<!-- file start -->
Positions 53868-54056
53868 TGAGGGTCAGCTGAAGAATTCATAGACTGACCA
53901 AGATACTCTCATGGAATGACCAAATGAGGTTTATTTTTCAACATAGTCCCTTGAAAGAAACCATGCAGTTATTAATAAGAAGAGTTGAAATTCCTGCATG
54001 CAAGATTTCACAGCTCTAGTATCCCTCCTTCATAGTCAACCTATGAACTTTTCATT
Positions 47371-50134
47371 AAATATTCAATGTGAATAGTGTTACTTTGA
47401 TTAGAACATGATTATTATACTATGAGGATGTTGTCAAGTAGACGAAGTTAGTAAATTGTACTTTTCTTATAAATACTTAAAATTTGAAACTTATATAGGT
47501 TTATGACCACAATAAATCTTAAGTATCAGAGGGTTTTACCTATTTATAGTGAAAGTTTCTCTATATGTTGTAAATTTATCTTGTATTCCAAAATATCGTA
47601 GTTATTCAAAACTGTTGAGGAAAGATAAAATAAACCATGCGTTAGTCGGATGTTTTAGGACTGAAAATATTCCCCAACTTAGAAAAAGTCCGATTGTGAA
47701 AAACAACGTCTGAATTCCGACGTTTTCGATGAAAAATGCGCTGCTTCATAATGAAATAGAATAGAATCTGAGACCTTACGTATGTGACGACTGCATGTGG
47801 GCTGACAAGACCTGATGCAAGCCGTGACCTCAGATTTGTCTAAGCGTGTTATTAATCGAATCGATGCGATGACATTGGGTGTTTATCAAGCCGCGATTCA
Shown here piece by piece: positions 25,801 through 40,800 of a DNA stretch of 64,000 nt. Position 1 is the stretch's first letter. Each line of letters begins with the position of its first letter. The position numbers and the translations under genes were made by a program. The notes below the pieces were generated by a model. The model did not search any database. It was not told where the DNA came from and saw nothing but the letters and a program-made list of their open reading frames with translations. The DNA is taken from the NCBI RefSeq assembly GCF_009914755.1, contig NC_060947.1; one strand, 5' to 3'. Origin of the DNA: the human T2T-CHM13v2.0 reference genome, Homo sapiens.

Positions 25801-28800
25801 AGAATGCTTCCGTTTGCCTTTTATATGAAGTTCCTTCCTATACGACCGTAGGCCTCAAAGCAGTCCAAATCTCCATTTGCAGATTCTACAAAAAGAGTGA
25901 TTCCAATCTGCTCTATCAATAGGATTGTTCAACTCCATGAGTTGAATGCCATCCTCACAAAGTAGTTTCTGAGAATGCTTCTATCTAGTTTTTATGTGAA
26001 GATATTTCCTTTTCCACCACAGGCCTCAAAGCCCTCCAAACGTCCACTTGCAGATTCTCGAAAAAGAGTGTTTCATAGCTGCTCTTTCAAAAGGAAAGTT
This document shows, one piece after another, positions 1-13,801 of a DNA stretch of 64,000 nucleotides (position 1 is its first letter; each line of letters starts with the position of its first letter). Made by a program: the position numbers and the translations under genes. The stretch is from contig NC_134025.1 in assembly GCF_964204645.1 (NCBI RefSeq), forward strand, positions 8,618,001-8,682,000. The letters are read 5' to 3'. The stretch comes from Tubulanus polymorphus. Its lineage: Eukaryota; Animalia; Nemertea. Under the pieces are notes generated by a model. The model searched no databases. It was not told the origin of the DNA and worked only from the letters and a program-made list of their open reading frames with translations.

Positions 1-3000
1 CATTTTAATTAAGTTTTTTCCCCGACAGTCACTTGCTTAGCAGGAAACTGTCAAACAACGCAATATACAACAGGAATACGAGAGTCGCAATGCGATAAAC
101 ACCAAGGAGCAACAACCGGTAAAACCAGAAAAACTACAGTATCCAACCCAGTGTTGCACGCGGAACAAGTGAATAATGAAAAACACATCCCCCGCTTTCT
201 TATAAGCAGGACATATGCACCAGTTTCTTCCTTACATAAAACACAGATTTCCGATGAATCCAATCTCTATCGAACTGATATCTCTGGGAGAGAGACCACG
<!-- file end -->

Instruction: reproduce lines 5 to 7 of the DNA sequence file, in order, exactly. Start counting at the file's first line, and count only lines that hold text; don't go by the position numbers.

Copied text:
Positions 47371-50134
47371 AAATATTCAATGTGAATAGTGTTACTTTGA
47401 TTAGAACATGATTATTATACTATGAGGATGTTGTCAAGTAGACGAAGTTAGTAAATTGTACTTTTCTTATAAATACTTAAAATTTGAAACTTATATAGGT